Friday, December 23, 2016

A few from the Evil Cube.

I mentioned previously how I was given permission to photograph inside the mansion at the Paine Art Center, not only with a tripod, but also behind the velvet ropes. Although I had been planning to make a camera like this for a long time, I finally built it for this project.

The building is oriented in sort of a northwest-southeast fashion and they don't open until 11:00 in the morning, which means nobody ever sees half the rooms with sunbeams through the windows. They gave me leave to come in as soon as the staff arrives to try to get those. Unfortunately, the day I showed up there had been a last minute event scheduled and the place was in an uproar and several of the rooms were being rearranged to accomodate the event.  On top of that it was cloudy, and in most of the places remaining available had 45 minute exposures.

I did get several exposures with the Evil Cube.

Mr. Paine's spectacles and stationary set on the desk in the bedroom.


The sun did shine momentarily and all the activity was on the first floor, so I could get an exposure on the main stairway.


I was a little too picky about the weather after that and didn't get there again before my son's wedding in Massachusetts. Here's the one shot I got the chance to get of the happy couple after the session with the pro photographers.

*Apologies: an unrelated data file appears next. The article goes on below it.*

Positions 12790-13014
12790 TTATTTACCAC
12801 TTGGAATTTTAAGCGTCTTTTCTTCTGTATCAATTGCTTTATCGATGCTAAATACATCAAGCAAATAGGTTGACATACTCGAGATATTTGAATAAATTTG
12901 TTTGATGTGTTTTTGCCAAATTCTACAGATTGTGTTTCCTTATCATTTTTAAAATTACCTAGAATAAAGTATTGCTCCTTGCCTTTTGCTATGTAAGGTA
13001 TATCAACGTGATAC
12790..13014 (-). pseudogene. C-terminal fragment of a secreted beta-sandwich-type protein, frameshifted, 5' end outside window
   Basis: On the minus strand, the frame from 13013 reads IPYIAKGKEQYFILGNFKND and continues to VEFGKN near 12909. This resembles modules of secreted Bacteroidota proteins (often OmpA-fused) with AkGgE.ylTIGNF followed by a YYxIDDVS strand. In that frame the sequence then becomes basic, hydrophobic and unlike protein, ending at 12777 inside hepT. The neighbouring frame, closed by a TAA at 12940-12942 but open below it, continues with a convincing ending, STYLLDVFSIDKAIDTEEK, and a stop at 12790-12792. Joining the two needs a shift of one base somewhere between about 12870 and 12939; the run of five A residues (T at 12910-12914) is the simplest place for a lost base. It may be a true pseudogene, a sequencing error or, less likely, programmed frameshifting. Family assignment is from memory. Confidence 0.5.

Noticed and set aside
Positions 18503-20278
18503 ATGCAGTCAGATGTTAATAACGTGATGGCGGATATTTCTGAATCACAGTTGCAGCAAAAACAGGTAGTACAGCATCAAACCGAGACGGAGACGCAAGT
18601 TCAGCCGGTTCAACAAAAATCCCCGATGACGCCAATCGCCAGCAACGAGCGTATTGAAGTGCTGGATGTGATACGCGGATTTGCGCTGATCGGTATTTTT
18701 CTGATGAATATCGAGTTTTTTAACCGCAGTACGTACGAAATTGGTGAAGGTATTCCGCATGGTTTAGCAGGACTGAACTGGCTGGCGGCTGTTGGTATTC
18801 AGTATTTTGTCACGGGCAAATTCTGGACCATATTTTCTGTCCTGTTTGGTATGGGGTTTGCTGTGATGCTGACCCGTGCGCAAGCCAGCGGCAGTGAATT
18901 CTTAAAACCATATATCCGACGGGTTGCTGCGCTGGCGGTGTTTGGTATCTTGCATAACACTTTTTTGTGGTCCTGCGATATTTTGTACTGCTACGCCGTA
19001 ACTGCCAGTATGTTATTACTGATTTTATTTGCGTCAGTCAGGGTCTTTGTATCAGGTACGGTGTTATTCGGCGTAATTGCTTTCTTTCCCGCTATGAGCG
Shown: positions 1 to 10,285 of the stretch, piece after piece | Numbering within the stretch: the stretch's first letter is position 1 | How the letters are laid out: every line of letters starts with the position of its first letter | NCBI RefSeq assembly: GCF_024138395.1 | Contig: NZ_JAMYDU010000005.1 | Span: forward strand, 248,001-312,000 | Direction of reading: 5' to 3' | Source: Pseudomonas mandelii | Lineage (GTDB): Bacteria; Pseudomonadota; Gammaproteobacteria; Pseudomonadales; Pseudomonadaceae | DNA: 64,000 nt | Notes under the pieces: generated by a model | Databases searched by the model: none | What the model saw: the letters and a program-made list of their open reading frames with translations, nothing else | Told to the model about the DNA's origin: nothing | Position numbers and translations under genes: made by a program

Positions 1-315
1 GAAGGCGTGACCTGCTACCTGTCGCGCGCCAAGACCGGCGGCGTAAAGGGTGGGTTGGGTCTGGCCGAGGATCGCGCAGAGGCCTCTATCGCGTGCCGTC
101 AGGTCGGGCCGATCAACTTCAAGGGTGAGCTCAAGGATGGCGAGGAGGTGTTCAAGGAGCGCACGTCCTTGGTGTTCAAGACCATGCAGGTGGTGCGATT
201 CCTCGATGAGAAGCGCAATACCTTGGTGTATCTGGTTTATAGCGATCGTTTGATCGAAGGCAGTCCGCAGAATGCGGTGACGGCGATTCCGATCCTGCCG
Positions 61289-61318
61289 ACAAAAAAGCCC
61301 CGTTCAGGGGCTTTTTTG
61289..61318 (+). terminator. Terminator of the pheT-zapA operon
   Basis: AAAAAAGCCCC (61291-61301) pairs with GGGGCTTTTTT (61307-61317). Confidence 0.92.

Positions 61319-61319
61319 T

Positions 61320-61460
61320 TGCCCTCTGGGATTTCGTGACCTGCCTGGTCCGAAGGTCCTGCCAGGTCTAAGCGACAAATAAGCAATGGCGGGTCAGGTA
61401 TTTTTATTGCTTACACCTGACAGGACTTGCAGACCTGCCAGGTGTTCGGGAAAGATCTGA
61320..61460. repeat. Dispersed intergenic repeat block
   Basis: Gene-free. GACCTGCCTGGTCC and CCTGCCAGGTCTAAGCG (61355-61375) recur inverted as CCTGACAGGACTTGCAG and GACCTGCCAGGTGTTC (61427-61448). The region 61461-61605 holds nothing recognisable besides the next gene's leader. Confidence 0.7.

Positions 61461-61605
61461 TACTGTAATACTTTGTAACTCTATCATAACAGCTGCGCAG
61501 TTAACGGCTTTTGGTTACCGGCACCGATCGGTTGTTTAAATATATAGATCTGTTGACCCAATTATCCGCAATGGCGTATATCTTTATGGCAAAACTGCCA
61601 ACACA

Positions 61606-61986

When we got back both Sarah and I experienced an epic cold, and by the time we recovered from that the Paine was in the midst of setting up their extravagant Nutcracker in the Castle exhibit, so I decided to put off the project until they returned to normalcy in February.

That left me with the rest of the roll to amuse myself. There are alway scenes I return to again and again, and the sunbeams in our living room is one of them.  If you look at the molding at the top you'll notice one impact of having a film advance that requires loosening the supply side and then taking it up with the other spool.  I apparently didn't pay close enough attention to making sure the film was tightly wound and still had a bit of a curve.


A bit later the sun rose a bit higher and illuminated the candles in front of the fireplace and the lantern echoing their color.


As I sit at breakfast in the kitchen, I'm looking into the dining room, so I'm often tempted by the sunbeams on the table.


This copper leafed square bit of chair rail between the basement stairway and the dining room door often captures my attention but it's not someplace that's conducive to leaving a tripod there for an extremely long exposure.  Sarah bought a Nikon D750 this summer, so I thought I'd make some use of it by blasting the flash off the ceiling about 25 times. That seems to have worked, but not quite as interesting as the natural light.  Or maybe it's just an illustration of my political leanings (sigh).


Global warming has extended the flowering season in Wisconsin well into December, but it was the end for these pansies when the first snowfall caught them.


And lastly, me apparently working my head off writing out Christmas cards.


All with Portra 160 in the Evil Cube. .29mm pinhole 6cm from 6x6 cm frame.

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